Sexual assault and rape culture on campus

As a recent graduate of the University of Minnesota, I was disturbed and saddened to hear of the sexual assault of a student in the Marcy-Holmes neighborhood last week.

As a feminist and political activist on campus, I am unsatisfied with President Eric Kaler’s recent response in the Minnesota Daily to the question of the Minnesota Student Association’s proposed sexual assault policy.

Kaler’s dismissal of the question by deferring to the expertise of the Aurora Center is a microcosm of a larger problem of University administrators failing to take ownership of the problem of sexual assault on our campuses, and of men generally failing to take responsibility for their part in creating and sustaining a culture that tolerates sexual violence against women.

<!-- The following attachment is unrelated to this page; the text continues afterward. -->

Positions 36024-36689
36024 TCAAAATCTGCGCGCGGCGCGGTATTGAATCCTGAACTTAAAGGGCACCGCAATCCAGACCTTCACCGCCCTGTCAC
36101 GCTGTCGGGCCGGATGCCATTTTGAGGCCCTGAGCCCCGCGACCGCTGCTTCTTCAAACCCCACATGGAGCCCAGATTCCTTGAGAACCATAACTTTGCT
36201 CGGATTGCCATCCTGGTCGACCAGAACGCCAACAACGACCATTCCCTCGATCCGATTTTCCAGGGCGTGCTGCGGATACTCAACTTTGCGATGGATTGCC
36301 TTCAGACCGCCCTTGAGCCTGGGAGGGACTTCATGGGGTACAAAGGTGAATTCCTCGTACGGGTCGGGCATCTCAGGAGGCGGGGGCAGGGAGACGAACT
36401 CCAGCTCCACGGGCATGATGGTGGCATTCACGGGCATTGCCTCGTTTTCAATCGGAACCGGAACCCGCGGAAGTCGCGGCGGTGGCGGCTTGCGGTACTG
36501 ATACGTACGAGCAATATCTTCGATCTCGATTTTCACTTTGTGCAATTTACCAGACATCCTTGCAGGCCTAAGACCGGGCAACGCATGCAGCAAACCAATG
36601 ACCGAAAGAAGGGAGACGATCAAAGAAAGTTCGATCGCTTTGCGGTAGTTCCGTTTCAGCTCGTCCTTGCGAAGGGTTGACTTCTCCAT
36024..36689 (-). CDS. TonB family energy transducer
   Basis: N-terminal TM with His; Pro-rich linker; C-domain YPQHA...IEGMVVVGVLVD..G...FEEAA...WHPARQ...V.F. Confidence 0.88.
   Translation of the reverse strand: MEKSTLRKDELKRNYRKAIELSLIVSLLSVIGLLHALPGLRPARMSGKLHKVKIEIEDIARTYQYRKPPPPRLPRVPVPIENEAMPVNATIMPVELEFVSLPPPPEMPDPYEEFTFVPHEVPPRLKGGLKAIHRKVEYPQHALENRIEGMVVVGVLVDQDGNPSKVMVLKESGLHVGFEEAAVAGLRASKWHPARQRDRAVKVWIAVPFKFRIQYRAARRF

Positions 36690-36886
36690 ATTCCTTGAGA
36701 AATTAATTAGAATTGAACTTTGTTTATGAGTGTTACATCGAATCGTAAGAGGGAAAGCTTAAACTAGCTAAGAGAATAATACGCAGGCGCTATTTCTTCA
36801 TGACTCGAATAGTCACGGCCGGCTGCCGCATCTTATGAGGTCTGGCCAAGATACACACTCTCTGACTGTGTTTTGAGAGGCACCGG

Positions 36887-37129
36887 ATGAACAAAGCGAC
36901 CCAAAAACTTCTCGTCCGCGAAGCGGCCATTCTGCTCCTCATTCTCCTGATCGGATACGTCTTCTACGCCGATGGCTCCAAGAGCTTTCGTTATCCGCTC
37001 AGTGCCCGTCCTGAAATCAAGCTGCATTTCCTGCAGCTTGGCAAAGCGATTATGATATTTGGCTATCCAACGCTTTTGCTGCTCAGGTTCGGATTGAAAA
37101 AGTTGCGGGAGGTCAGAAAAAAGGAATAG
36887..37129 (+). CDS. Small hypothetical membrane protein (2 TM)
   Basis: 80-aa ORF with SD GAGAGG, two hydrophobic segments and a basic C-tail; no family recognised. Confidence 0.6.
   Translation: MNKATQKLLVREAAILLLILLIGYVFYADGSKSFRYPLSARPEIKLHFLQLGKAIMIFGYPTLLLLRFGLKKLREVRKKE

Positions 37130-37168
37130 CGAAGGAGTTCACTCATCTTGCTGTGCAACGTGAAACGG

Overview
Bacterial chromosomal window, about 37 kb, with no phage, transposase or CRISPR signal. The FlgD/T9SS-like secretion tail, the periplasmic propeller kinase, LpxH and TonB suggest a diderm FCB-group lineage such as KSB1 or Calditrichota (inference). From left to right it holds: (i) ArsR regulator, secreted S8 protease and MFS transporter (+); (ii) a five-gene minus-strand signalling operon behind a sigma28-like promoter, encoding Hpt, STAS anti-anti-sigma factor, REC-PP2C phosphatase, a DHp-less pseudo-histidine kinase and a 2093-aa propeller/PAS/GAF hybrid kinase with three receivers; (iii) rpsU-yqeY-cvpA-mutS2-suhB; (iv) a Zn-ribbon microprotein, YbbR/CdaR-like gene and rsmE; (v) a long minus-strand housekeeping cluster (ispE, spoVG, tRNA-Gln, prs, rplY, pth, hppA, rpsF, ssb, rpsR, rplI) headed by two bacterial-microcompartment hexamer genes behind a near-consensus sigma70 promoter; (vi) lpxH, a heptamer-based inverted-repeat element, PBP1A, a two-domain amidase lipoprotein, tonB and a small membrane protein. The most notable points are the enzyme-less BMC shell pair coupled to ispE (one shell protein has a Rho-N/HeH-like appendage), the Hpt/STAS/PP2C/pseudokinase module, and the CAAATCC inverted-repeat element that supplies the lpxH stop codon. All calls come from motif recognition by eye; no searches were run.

Rape culture refers to the normalization and high prevalence of sexual assault stemming from sexism in our society. Combatting these normalized ideas is not a job for feminists alone; we need everyone to take ownership of the problem. Kaler, in particular, needs to educate himself about the issue that affects so many students on his campus. Further, he needs to take action to ensure our campus is safe for everyone.

He could start by adopting a more progressive sexual assault policy, such as the one proposed by MSA. It is not the responsibility of women to make sure they don’t get raped: It is everyone’s responsibility to not rape.